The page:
river Lek (NL) to river IJ (NL)
- Length: 108 km (67 miles) in 4 sections
- Terrain: flat
From the river Lek to the river (Oer) IJ and the town of Velsen-Zuid, near the Netherlands’ capitol Amsterdam. It is where the grand Roman Empire had to accept their limits and halted their expansion north after the major defeat (1,300 casualties) against the Frisians (i.e. Frisii Minores). It is a landscape that has been dramatically changed during the High Middle Ages once large-scale commercial peat excavation started. Read our blog post The United Frisian Emirates and Black Peat.
- section 2.1: Wijk bij Duurstede – Utrecht (PM)
- section 2.2: Utrecht – Breukelen (PM)
- section 2.3: Breukelen – Muiden
- section 2.4: Muiden – Island Marken. Download or read online.
This stretch could opt for the true Frisian heartlands during the Early Middle Ages. The present-day province Zuid Holland, the region Het Gooi and the city of Utrecht might very well have been the center of power of the Frisian kings. At the mouth of the river Old-Rhine, at Rinasburg (present-day Rijnsburg), a so-called Central-Place-Complex existed, indicating an elite powerbase. A similar CPC is thought to have existed at the mouth of the river Meuse.
The suggested Frisia Coast Trail itinerary does not pass through the former strongholds at the coast. Instead, it will take you along the river Crooked Rhine and the river Stichtse Vecht from the city of Wijk bij Duurstede (successor of the illustrious emporium Dorestat), to the city of Utrecht to the old castle at the village of Muiden (also Muiderslot) at Lake IJssel (also IJsselmeer). This is an ancient trading route connecting the hinterlands of the kingdoms of Francia with the terp region in the northwest of Germany and the Netherlands, and from there with southern Scandinavia.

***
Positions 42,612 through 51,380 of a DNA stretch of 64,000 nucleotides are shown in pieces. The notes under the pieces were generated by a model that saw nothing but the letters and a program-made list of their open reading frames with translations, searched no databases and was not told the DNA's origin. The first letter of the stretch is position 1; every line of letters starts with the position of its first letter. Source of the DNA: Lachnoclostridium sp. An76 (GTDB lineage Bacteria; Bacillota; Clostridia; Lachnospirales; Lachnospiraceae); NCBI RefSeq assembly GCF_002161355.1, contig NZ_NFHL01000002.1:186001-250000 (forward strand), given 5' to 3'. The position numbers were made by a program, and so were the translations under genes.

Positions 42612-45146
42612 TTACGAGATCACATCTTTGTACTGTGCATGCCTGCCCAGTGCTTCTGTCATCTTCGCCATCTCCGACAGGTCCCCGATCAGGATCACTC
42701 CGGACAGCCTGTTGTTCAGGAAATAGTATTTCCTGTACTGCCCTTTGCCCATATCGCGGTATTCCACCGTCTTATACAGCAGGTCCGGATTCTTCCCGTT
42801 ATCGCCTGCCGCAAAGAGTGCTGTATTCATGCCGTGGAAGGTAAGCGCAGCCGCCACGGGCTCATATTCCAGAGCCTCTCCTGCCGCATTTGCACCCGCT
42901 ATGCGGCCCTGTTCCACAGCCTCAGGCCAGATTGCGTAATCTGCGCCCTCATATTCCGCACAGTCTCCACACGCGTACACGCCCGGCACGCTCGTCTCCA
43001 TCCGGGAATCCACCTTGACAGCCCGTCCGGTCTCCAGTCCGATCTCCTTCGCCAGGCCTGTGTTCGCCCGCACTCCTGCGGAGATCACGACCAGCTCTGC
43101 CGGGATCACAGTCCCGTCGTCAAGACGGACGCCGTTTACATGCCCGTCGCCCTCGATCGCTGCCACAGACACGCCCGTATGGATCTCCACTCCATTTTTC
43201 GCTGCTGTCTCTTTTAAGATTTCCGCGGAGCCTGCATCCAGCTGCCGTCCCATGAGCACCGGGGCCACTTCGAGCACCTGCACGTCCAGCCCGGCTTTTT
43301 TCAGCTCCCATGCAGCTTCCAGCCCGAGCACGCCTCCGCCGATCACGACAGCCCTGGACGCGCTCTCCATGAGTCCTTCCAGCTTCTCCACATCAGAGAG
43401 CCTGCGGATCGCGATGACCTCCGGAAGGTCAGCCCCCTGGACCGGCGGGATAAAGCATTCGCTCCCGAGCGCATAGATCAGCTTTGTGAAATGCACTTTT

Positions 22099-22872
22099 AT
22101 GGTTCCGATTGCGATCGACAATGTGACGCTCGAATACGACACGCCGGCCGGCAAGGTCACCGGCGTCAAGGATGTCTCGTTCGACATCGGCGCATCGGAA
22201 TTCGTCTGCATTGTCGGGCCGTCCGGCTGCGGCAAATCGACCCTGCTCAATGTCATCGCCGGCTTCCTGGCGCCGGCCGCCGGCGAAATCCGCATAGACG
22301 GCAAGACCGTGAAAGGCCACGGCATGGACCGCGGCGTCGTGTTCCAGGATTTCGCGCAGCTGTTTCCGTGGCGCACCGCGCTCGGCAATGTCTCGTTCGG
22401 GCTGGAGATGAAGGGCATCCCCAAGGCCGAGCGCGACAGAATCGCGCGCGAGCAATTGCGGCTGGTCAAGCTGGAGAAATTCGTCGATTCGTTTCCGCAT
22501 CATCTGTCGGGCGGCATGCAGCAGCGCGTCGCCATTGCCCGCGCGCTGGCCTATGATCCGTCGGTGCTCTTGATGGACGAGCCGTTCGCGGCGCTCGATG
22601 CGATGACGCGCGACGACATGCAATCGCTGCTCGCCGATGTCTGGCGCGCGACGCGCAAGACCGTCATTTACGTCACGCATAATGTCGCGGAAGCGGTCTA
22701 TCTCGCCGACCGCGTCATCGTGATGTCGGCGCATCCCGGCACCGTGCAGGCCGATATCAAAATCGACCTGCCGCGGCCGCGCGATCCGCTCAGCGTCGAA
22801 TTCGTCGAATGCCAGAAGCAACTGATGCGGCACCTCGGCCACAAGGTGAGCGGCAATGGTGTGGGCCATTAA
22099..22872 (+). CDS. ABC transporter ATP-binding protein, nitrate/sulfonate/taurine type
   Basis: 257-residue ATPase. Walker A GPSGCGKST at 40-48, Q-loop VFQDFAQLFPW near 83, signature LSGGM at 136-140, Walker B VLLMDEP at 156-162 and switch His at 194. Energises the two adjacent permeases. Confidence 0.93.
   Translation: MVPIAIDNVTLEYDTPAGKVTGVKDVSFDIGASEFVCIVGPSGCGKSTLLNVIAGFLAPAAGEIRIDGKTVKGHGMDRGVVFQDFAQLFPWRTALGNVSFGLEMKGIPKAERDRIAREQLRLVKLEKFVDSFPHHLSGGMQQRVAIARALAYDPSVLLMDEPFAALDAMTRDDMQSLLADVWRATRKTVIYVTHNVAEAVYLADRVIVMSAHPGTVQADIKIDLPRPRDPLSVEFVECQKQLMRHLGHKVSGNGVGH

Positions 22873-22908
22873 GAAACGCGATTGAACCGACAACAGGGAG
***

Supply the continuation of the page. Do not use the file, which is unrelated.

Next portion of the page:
It is also the region of the old pagus ‘shire’ Niftarlake, where early-medieval West-Frisian counts had possessions, including the ancestors of Saint Ludger. Yes, even after Frisia was incorperated in the Frankish kingdom at the beginning of the eighth century, the Niftarlake remaind governed by Frisian counts till the mid-tenth century. Read our blog post Attingahem Bridge.
Of course, the city of Utrecht has a special place in Frisian history. From here the Franks converted the Frisians. It was the seat of the bishop ‘governing’ more or less the Sticht (present-day province Utrecht) and the present-day provinces Zuid Holland, Noord Holland and Friesland. The city has been sacked by King Radbod in the eighth century.
For a first, visual impression of this stage, click here.